Fourier Transform and Hilber transform, properties

1. Mar 5, 2015

kidsasd987

Textbook says, Fourier transform expresses a function in time domain as a function in frequency domain. Basically, fourier transform gives two different expressions in terms of t domain and f domain but they represent the same signal.

It also says Hilbert transform is a different type of transform because it gives a new signal not equal to the previous one.

However, I do not think Fourier transform does 1 to 1 mapping since we have to integrate t for -infinity to +infinity. (ex, t=1 converts to f=constant.) I understand F.T shifts the domain, but strictly speaking, I don't think they have exactly the same structure (function-wise).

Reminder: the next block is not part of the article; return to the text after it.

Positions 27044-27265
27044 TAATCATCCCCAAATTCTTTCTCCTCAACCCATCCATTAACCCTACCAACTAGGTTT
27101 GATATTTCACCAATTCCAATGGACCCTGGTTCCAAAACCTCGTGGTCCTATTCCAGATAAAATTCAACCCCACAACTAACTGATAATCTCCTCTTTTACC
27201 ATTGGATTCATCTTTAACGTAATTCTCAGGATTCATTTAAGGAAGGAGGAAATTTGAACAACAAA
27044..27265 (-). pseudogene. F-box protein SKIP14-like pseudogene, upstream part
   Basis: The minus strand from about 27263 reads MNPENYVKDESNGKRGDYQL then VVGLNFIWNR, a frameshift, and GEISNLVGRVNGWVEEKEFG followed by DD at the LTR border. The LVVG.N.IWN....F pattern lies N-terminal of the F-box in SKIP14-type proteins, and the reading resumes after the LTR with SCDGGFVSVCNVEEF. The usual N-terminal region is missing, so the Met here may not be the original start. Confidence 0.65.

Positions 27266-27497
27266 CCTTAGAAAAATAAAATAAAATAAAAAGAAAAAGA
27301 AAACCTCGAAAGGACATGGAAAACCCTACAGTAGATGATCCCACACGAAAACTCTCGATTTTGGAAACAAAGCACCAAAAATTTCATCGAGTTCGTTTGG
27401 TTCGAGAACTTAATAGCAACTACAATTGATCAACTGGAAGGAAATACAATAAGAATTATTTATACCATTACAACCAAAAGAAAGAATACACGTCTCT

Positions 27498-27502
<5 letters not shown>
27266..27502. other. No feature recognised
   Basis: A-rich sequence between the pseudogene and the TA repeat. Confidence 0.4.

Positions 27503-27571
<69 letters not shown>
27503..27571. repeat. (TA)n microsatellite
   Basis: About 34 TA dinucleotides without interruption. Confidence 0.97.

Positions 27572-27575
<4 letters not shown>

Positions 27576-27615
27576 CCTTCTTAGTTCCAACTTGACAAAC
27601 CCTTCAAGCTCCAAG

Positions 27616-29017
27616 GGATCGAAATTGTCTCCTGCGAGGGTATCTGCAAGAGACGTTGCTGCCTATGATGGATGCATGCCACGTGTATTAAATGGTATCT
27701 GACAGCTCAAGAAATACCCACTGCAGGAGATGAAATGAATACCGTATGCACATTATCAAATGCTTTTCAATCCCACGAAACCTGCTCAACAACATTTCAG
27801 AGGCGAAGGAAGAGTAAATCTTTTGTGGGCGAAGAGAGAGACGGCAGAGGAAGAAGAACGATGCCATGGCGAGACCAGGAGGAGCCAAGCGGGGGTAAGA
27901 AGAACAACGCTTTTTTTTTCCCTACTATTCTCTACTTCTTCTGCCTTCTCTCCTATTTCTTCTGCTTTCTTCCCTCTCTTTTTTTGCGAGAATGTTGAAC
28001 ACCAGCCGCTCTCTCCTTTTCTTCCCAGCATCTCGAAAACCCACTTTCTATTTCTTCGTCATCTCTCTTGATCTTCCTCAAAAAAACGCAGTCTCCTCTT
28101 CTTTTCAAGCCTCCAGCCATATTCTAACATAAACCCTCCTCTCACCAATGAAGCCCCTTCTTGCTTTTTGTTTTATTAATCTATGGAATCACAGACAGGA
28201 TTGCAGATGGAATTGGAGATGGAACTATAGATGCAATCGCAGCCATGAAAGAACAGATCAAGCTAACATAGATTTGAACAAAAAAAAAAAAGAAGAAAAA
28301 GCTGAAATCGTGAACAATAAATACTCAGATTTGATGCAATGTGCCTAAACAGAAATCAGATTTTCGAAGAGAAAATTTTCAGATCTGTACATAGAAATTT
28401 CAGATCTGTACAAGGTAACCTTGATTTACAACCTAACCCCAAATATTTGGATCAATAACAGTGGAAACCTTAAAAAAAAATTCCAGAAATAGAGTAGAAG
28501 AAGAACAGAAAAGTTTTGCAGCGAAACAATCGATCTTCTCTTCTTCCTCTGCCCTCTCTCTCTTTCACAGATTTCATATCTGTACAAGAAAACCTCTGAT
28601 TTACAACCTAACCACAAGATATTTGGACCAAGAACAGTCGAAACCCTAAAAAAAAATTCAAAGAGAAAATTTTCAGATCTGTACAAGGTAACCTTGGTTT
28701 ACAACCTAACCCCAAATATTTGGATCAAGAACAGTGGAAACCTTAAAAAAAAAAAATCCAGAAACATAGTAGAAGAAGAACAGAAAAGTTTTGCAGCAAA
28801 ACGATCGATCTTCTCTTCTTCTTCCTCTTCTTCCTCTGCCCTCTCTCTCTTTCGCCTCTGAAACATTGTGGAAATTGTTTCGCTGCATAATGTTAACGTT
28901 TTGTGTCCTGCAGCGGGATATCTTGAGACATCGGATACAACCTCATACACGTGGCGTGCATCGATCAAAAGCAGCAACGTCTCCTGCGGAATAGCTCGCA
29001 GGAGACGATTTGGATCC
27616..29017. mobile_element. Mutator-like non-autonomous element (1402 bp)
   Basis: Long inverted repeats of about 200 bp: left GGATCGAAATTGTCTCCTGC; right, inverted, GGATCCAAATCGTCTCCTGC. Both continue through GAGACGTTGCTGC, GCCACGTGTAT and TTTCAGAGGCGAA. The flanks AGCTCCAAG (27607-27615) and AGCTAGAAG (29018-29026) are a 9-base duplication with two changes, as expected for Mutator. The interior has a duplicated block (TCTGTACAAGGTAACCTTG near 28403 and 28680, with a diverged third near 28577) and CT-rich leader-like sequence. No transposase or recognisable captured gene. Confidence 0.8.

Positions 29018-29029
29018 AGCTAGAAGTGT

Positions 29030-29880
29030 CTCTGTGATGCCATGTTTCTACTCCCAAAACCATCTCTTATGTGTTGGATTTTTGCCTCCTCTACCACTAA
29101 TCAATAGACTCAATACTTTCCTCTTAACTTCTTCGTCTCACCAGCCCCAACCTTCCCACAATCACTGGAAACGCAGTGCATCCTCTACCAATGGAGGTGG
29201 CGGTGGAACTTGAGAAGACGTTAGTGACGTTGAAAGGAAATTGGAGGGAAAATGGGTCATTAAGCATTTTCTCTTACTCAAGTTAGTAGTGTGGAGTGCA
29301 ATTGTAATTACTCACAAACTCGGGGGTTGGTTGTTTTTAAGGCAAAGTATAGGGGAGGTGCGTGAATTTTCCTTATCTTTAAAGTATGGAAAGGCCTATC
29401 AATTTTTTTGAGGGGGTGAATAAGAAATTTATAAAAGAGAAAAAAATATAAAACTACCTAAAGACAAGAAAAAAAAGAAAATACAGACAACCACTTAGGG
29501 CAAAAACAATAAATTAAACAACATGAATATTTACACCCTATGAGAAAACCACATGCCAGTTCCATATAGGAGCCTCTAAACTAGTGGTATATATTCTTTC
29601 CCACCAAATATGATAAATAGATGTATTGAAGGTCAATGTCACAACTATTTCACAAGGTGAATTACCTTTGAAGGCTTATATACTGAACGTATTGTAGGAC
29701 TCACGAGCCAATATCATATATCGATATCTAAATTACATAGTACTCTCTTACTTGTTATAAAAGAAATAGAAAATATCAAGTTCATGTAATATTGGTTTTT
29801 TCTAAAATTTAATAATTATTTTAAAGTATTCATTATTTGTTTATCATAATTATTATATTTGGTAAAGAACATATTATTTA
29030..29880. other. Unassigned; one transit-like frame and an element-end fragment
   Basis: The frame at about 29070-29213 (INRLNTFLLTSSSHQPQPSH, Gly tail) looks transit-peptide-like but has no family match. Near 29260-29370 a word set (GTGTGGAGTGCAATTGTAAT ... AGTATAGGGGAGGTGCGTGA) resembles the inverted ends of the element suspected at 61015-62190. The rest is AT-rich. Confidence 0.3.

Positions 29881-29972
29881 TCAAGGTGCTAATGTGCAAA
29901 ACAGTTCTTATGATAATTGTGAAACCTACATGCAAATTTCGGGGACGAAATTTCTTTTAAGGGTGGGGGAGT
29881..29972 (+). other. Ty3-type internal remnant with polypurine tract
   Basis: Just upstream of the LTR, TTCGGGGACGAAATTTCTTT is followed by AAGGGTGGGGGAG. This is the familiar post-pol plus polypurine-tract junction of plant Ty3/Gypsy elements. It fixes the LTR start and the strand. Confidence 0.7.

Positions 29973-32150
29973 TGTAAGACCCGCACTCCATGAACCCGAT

In contrast, Hilber transform does 1 to 1 mapping as it shifts the original function by 90 degree. In this case function structure is conserved.

I wonder why we say Hilbert transform is a totally different signal from the original one. is it because they are physically different?

2. Mar 5, 2015

mathman

Fourier transform is 1-1. The inverse transform will give you the same function back (except on a set of measure 0).

3. Mar 10, 2015

micromass

With what domain and codomain?

4. Mar 10, 2015

mathman

Reals and reals.

5. Mar 10, 2015

micromass

So the Fourier transform of a real number is a real number?